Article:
How Often Should I Service My Snowblower?

After the first 5 hours of use, oil changes are required, but not again until the end of the year or after 50 hours of use. However, we recommend changing your snowblower oil every 5 hours to ensure it’s at the proper amount and not too dirty.

Maintenance of an electric vs gas snow blower necessitates specific additional considerations:

  • Before each use, check the oil level and add as needed.
  • The spark plug should be changed every 100 hours or once a season.
  • If necessary, replace the air filter.

Related Blog Post: Snow Blower Maintenance Tips

  1. Check your snow blower’s owner’s manual to get the right shear pin size.
  2. Make sure the snow blower is turned off. While you have your hands inside the blade mechanism, pull the wire off the spark plug, so you know the snowblower won’t start.
  3. Remove anything jammed in the auger with the clean-out tool with your snowblower.
  4. Once the auger is free to move, crank it by hand until you see where the shear pin should go.
  5. Remove any residual shear pin fragments. It should be simple to remove. When they break, they may fall out entirely.
  6. Align the driveshaft holes until the replacement shear pin can be pushed into place. Tighten the nut on the shear pin’s threaded end.
  7. Manually rotate the auger to ensure the blades are in good working order. If that doesn’t work, look at the secondary shear pins to see if one of them is the issue.
  8. Remove the spark plug and reconnect it. Make sure the snowblower is turned on and working correctly.
  1. Look over the instructions. Get a copy of the snow blower’s manual and examine it thoroughly.
  2. Remove the carburetor. Remove the carburetor using a screwdriver. Depending on your model, you’ll have to remove specific components differently.
  3. Submerge in the cleaning solution. Remove the snowblower carburetor and soak it for three hours in a cleaning substance. Impurities will be removed as a result of this.
  4. Clean the tiny holes. The carburetor’s microscopic holes will need to be cleaned next. It will assist you in getting rid of any contaminants that have accumulated in those spots.
  5. Use air to clean. Blow some air into the openings after you’ve cleared the contaminants. Any things that may still be stuck in the holes are removed by blowing in the air.
  6. Reassemble the carburetor. Reinstall the snowblower’s carburetor.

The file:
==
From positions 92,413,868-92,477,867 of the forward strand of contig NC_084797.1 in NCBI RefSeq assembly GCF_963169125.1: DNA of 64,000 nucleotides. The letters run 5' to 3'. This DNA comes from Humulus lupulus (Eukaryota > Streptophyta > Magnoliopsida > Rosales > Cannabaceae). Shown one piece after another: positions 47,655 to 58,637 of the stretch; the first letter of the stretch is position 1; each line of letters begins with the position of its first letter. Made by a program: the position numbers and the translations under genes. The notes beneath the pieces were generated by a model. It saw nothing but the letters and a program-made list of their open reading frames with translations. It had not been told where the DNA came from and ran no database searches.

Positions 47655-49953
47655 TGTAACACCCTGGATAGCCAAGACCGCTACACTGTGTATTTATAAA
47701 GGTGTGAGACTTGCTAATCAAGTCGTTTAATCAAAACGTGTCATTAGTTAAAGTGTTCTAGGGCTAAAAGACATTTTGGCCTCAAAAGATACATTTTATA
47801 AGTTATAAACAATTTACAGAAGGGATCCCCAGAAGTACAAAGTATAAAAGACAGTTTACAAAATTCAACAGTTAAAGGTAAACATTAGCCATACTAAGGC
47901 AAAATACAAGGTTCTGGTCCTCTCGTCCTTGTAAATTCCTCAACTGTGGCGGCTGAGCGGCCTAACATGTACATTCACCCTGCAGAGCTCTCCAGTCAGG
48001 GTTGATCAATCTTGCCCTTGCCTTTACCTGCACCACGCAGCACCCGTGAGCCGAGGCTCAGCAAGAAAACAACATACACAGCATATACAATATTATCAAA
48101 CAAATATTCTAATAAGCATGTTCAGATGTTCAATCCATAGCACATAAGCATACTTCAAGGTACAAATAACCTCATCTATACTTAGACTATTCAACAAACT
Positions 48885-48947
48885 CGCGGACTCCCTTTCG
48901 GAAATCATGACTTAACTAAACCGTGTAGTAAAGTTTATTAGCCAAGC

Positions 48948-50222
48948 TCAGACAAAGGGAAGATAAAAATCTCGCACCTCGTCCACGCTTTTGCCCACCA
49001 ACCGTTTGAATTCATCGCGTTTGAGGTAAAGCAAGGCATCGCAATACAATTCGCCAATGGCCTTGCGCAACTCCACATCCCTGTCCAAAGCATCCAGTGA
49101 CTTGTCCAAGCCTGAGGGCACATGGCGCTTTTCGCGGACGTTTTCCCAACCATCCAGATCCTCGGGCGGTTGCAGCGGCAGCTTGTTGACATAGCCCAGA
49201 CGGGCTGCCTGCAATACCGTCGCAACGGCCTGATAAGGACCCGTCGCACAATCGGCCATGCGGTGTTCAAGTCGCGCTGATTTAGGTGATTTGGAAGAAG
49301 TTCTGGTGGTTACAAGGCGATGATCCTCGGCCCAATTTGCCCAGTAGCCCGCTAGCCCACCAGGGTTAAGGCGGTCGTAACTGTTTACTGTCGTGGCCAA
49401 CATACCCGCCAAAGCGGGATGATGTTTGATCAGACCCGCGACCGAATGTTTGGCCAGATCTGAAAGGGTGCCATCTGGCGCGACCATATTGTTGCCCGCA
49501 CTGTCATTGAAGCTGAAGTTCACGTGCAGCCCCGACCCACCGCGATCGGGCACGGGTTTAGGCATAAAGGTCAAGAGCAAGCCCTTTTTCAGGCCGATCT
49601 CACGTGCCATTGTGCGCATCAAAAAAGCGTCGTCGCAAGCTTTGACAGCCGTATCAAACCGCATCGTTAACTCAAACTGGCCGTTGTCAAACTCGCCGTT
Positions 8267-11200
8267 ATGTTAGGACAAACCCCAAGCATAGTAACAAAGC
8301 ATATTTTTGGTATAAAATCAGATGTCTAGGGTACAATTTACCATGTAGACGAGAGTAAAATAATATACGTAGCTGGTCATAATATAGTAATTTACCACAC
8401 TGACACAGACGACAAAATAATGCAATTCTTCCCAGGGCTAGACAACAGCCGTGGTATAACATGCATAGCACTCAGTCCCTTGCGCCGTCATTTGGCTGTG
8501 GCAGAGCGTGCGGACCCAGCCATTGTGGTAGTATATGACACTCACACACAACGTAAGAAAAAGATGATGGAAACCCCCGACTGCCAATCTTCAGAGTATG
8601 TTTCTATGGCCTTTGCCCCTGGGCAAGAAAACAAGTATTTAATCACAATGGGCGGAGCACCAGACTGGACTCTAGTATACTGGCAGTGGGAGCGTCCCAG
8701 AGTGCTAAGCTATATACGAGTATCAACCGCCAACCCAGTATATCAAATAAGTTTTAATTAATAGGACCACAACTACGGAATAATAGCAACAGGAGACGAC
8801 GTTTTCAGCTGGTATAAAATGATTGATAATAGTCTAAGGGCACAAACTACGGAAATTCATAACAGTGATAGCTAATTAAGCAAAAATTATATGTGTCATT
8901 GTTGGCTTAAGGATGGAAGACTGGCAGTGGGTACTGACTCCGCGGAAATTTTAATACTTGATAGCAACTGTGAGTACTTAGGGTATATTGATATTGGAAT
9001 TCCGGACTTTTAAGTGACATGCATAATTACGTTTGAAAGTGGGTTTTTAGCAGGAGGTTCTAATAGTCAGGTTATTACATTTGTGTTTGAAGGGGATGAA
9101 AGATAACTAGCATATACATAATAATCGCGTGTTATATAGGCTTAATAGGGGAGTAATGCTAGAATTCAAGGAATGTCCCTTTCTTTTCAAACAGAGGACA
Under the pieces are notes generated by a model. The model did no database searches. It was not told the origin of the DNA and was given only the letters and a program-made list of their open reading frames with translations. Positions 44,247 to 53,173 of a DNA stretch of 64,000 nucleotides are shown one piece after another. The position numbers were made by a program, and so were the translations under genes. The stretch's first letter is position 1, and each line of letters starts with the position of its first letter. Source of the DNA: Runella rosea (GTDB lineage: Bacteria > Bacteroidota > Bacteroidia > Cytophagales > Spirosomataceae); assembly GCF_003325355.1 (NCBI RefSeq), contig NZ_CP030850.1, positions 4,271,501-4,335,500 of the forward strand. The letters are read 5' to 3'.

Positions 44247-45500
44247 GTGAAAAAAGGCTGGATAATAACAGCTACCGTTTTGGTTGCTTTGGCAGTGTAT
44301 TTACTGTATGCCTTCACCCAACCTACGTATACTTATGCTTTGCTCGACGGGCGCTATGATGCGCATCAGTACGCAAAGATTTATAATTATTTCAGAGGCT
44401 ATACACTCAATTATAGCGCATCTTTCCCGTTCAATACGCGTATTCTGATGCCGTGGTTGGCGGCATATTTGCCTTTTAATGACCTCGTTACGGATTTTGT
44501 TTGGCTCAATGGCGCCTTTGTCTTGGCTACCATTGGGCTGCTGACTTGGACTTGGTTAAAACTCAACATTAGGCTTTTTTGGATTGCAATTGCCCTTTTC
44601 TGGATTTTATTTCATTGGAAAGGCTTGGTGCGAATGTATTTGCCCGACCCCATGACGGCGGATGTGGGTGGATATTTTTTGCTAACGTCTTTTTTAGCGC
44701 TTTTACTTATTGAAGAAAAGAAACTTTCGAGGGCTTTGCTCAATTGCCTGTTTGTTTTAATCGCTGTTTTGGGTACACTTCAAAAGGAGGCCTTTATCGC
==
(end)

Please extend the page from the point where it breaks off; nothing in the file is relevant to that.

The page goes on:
Related Blog Post: How To Clean A Carburetor On A Snowblower

Starting Fluid aids in the rapid start of gas-powered engines. It’s suitable for use in extremely cold or humid conditions.

To quickly introduce fuel to the combustion cylinder, starting fluid is sprayed into the engine intake near the air filter, carburetor bore, or spark plug hole.

Snow Blower FAQ: Oil Related

  1. Warm the oil by running the engine for a few minutes.
  2. Stop the machine, take out the key, and place it on a flat, level surface.
  3. Disconnect the spark plug wire from the engine after cooling the hot parts.
  4. Place an oil drain pan underneath the oil drain stopper.
  5. Allow the oil to drain by removing the oil drain stopper.
  6. Reinstall the drain cap and tighten it after the oil stops draining.
  7. Remove the oil fill port cap and add the correct oil type and quantity to your engine.
  8. Replace the lid and dipstick.
  9. Remove the dipstick and check that the oil level is right according to the dipstick markings.
  10. Reattach the spark plug wire to the spark plug and replace the cap/dipstick.
  11. Start the unit and run the engine for a few minutes to ensure no oil seeps from the drain plug area.

The capacity of the oil you put in a snow thrower vs snow blower is determined by its engine power. The oil content of the 208cc, 179cc, and 123cc engines is 20-25 grams, while the 420cc, 357cc, and 277cc engines have a displacement of 40 ounces.

Overfilling leads to difficulty in starting a lot of dirty spark plugs.

Since snowblowers are only used in cold weather, they usually require SAE 5W-30 weight oil, ensuring that the engine will start in cold weather.

The required oil should be found in the maintenance section of the snowblower’s operating manual.

Snow Blower FAQ: Gasoline

  1. Remove the cap from the fuel tank. On the snowblower, look for the lid where the gas goes in. Remove the cap. One of the siphon pump tubes should be inserted into the fuel tank.
  2. Prepare the Catch Pan. Place the pan you’ll be catching the gas in at a safe distance from the fuel tank. Place the second tube’s end into the catch pan.